When we took Namine in to this appointment, we were unsure if it would be the start of procedures or another planning visit. (Our uncertainty in itself should indicate the level of communication we’ve come to expect from the orthodontics department.) As it turned out, this was in fact another planning visit.
In addition to discussion on the work Namine needs done — which I’ll get to in a bit — there was the possibility of needing new impressions . In case you don’t know, or have blocked it out from your own traumatic experience, “taking impressions” means putting a putty of some sort in your mouth, letting it firm up (all the while you must breathe through your nose), then removing it and washing out your mouth.
Namine has had to have dental impressions taken a few times. It was necessary for the palatal lift prosthesis, and it is necessary prior to this new dental work. She had it done at her last visit, but the first thing the dental assistant said to Namine was “I’ll have to see if I can find your impressions. If not, we’ll take new ones, okay?” Namine did not return her smile.
A short while later, the dental assistant returned with the good news that she was in fact able to find Namine’s impressions. Jessica and I exchanged a look: why might they have lost them to begin with?
Shortly after that, the orthodontist came in to take a look at Namine’s teeth and discuss the work she would need to have done. Due to her having Pierre Robin Sequence, there is not room enough in Namine’s jaw for all her teeth. There was a time when it was thought that she would need a jaw expansion, but now they believe that the removal of four teeth and having braces will be sufficient.
In both her upper and lower jaws, Namine’s teeth are impacted; this means the teeth are too crowded, so something must be done to alleviate some room.
In her lower jaw, she has two baby teeth which have no corresponding adult teeth. They will not come out on their own, so they must be removed. The orthodontist believes this will be sufficient to make room.
In her upper jaw, Namine has two teeth, one on either side, which are blocking her canine teeth. The canines are of greater importance, so the other teeth — I forget their names — must be removed.
After the extractions, Namine will require braces for several years to straighten out her teeth.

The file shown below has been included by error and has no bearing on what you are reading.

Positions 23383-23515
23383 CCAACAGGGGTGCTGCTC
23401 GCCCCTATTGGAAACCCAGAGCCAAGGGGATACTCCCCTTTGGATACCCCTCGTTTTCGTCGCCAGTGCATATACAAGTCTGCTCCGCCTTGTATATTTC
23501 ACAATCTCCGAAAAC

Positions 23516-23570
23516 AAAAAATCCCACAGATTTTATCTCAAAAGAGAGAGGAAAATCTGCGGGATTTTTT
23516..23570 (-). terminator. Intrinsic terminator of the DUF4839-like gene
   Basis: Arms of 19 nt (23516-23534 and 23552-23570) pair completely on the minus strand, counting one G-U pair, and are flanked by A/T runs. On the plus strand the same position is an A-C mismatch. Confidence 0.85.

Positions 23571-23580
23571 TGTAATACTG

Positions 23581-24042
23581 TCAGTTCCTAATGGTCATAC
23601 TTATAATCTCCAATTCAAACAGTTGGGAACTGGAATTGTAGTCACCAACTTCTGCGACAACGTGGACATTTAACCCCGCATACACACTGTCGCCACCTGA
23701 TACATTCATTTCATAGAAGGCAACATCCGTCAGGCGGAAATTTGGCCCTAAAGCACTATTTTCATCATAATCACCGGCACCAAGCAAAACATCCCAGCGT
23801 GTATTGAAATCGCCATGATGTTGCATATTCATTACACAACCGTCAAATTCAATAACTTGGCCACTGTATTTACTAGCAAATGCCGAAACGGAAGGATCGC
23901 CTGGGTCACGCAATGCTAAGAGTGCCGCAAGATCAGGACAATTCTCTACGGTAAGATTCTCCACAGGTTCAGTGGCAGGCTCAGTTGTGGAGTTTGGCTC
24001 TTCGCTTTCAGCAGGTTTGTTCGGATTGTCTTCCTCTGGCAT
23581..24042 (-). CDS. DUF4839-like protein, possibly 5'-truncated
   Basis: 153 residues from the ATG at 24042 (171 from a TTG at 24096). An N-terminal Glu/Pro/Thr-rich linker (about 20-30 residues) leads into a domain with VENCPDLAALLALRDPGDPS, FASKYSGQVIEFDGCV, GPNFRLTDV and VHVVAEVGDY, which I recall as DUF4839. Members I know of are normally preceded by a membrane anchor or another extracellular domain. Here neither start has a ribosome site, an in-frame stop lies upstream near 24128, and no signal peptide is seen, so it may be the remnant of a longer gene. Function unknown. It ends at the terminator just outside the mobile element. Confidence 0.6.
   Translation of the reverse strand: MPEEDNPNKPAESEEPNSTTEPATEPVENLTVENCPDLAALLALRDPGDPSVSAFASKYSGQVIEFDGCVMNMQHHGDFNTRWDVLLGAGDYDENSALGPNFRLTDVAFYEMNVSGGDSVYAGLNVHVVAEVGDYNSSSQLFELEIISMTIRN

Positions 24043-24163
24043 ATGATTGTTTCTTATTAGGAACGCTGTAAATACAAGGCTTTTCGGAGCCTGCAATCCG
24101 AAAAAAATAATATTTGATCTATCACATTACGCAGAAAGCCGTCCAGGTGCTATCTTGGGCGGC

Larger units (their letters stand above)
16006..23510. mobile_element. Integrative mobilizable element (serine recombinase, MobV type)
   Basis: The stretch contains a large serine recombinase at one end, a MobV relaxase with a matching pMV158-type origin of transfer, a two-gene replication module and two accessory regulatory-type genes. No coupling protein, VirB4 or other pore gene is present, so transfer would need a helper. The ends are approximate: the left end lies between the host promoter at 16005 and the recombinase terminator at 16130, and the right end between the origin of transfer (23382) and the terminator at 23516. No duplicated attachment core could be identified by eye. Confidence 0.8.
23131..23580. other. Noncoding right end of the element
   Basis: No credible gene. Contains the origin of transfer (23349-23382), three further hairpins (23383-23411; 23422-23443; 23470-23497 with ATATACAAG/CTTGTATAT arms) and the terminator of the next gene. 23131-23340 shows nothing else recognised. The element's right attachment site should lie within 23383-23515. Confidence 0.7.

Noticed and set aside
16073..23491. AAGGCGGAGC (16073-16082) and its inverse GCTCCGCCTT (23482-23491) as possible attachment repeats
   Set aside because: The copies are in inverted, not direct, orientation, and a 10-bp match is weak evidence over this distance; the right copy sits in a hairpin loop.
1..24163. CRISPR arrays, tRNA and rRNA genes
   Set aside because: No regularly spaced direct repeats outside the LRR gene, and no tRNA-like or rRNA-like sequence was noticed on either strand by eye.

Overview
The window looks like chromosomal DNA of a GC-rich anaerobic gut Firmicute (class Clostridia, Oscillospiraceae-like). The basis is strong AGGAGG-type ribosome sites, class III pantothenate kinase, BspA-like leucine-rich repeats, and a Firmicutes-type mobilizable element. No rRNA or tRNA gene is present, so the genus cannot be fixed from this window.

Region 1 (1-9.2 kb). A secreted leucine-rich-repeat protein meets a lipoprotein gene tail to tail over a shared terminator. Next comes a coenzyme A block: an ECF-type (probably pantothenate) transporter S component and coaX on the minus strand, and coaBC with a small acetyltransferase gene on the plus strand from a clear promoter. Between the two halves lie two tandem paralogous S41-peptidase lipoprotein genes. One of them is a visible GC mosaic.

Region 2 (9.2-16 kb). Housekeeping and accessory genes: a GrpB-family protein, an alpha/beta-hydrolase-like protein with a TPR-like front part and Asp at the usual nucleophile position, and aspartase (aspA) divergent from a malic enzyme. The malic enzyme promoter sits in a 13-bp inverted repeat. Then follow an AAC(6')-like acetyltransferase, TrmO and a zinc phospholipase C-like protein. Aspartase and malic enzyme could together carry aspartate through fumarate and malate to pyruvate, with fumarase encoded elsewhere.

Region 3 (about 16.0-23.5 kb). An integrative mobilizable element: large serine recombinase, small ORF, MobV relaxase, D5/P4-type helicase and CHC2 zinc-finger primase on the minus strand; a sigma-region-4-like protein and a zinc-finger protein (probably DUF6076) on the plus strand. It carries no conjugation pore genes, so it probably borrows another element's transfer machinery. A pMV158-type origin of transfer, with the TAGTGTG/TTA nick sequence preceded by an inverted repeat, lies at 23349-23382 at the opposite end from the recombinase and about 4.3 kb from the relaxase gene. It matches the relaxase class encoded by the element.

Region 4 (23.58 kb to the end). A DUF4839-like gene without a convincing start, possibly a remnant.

Up to this point, there is nothing here that we did not know. It has taken Namine some time to fully internalize the upcoming procedures, but she’s since come to terms with it. There was still the issue of actually making the appointment — or appointments, since extracting four teeth and getting braces is a lot to do. The orthodontist told us we couldn’t make any appointments ourselves, however. When it came time, his office would call us, and it wouldn’t happen until sometime around March of next year. “At least four months from now,” he said.
Jessica and I were shocked. We had thought this most recent appointment was simply the last stop, that the procedure(s) would happen before the end of the year. From an insurance perspective, in fact, we hoped it would happen before the new year. Not doing so would likely result in having to start the paperwork process all over again.
The orthodontist brushed aside our concerns. “Insurance shouldn’t be a problem.” (Yeah, I’ve heard that one before. And I have a bridge to sell you, too.) But what he said next really struck me: “There are thousands of children who need dental work that will never get it. Namine is fortunate that she is seen here, and you should be thankful that we can treat her.”
Now hold up a damn minute. Waving Namine’s need in my face — as if I didn’t already know it — and telling me I ought to just be grateful that she can have anything done at all? I bit my lip. I mean that literally, I bit down hard to keep myself from saying something I’d regret. There was still one other issue to discuss with the orthodontist.
Whenever Namine has a dental procedure done, from fixing a cavity to even something as simple as a cleaning, she has to take an antibiotic. The reason for this is her heart: she has a severe heart defect, and anything that could get into her bloodstream (like germs in her mouth during a cleaning) could potentially cause damage to her surgically modified heart. So with some pretty major procedures coming up, dental needs Namine’s cardiologist to give his okay.
We closed out the appointment by Namine getting new X-rays. This she didn’t mind, being an old pro. Namine wasn’t quite tall enough sitting in her wheelchair, so I helped her transfer to a different chair. After the tech confirmed that the scans were good, we were free to go.
Unfortunately, due to abundant miscommunications, there is still no concrete plan for Namine’s dental work. The next steps are to get dental and cardiology talking to each other, which (as usual) will only happen through the Complex Care, formerly known as Special Needs, department’s involvement.